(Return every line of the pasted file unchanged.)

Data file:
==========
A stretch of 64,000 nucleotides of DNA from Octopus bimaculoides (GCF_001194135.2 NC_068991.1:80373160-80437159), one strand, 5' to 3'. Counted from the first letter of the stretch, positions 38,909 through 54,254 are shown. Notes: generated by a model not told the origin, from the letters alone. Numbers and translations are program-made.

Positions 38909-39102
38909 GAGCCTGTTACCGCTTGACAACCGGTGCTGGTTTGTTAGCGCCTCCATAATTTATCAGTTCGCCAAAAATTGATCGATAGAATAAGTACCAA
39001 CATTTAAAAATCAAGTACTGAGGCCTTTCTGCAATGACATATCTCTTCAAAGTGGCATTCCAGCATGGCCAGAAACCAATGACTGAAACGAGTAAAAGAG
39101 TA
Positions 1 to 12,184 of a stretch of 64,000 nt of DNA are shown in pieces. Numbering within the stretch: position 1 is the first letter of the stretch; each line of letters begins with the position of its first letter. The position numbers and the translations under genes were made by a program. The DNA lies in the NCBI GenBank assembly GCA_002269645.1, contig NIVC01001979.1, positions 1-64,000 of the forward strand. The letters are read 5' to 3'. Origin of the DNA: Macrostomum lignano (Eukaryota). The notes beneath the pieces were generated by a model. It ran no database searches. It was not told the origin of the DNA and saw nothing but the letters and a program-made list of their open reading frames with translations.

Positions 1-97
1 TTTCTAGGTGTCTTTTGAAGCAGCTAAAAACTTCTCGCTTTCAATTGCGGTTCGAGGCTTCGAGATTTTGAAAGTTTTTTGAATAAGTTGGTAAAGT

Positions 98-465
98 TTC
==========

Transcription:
A stretch of 64,000 nucleotides of DNA from Octopus bimaculoides (GCF_001194135.2 NC_068991.1:80373160-80437159), one strand, 5' to 3'. Counted from the first letter of the stretch, positions 38,909 through 54,254 are shown. Notes: generated by a model not told the origin, from the letters alone. Numbers and translations are program-made.

Positions 38909-39102
38909 GAGCCTGTTACCGCTTGACAACCGGTGCTGGTTTGTTAGCGCCTCCATAATTTATCAGTTCGCCAAAAATTGATCGATAGAATAAGTACCAA
39001 CATTTAAAAATCAAGTACTGAGGCCTTTCTGCAATGACATATCTCTTCAAAGTGGCATTCCAGCATGGCCAGAAACCAATGACTGAAACGAGTAAAAGAG
39101 TA
Positions 1 to 12,184 of a stretch of 64,000 nt of DNA are shown in pieces. Numbering within the stretch: position 1 is the first letter of the stretch; each line of letters begins with the position of its first letter. The position numbers and the translations under genes were made by a program. The DNA lies in the NCBI GenBank assembly GCA_002269645.1, contig NIVC01001979.1, positions 1-64,000 of the forward strand. The letters are read 5' to 3'. Origin of the DNA: Macrostomum lignano (Eukaryota). The notes beneath the pieces were generated by a model. It ran no database searches. It was not told the origin of the DNA and saw nothing but the letters and a program-made list of their open reading frames with translations.

Positions 1-97
1 TTTCTAGGTGTCTTTTGAAGCAGCTAAAAACTTCTCGCTTTCAATTGCGGTTCGAGGCTTCGAGATTTTGAAAGTTTTTTGAATAAGTTGGTAAAGT

Positions 98-465
98 TTC